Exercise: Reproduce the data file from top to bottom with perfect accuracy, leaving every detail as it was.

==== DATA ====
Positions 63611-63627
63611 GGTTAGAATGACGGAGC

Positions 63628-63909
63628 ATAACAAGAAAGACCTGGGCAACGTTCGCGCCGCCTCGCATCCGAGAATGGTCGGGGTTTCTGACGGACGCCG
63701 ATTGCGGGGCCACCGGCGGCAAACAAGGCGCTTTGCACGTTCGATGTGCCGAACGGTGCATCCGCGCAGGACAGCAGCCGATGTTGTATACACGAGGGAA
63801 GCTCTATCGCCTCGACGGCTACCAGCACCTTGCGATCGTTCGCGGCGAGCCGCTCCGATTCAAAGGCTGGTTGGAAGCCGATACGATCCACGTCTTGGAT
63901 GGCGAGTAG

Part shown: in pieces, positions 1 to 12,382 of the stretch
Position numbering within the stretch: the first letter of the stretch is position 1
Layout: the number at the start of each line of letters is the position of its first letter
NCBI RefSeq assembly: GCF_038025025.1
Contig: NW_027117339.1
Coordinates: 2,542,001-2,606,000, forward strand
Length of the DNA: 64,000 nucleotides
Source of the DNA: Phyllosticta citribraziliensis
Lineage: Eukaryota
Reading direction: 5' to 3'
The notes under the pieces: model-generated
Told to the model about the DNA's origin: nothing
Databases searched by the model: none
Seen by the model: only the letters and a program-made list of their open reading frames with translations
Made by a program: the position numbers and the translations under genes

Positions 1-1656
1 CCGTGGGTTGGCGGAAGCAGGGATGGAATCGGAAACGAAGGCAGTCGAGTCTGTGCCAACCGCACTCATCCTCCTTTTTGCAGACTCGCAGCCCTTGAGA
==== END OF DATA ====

Positions 63611-63627
63611 GGTTAGAATGACGGAGC

Positions 63628-63909
63628 ATAACAAGAAAGACCTGGGCAACGTTCGCGCCGCCTCGCATCCGAGAATGGTCGGGGTTTCTGACGGACGCCG
63701 ATTGCGGGGCCACCGGCGGCAAACAAGGCGCTTTGCACGTTCGATGTGCCGAACGGTGCATCCGCGCAGGACAGCAGCCGATGTTGTATACACGAGGGAA
63801 GCTCTATCGCCTCGACGGCTACCAGCACCTTGCGATCGTTCGCGGCGAGCCGCTCCGATTCAAAGGCTGGTTGGAAGCCGATACGATCCACGTCTTGGAT
63901 GGCGAGTAG

Part shown: in pieces, positions 1 to 12,382 of the stretch
Position numbering within the stretch: the first letter of the stretch is position 1
Layout: the number at the start of each line of letters is the position of its first letter
NCBI RefSeq assembly: GCF_038025025.1
Contig: NW_027117339.1
Coordinates: 2,542,001-2,606,000, forward strand
Length of the DNA: 64,000 nucleotides
Source of the DNA: Phyllosticta citribraziliensis
Lineage: Eukaryota
Reading direction: 5' to 3'
The notes under the pieces: model-generated
Told to the model about the DNA's origin: nothing
Databases searched by the model: none
Seen by the model: only the letters and a program-made list of their open reading frames with translations
Made by a program: the position numbers and the translations under genes

Positions 1-1656
1 CCGTGGGTTGGCGGAAGCAGGGATGGAATCGGAAACGAAGGCAGTCGAGTCTGTGCCAACCGCACTCATCCTCCTTTTTGCAGACTCGCAGCCCTTGAGA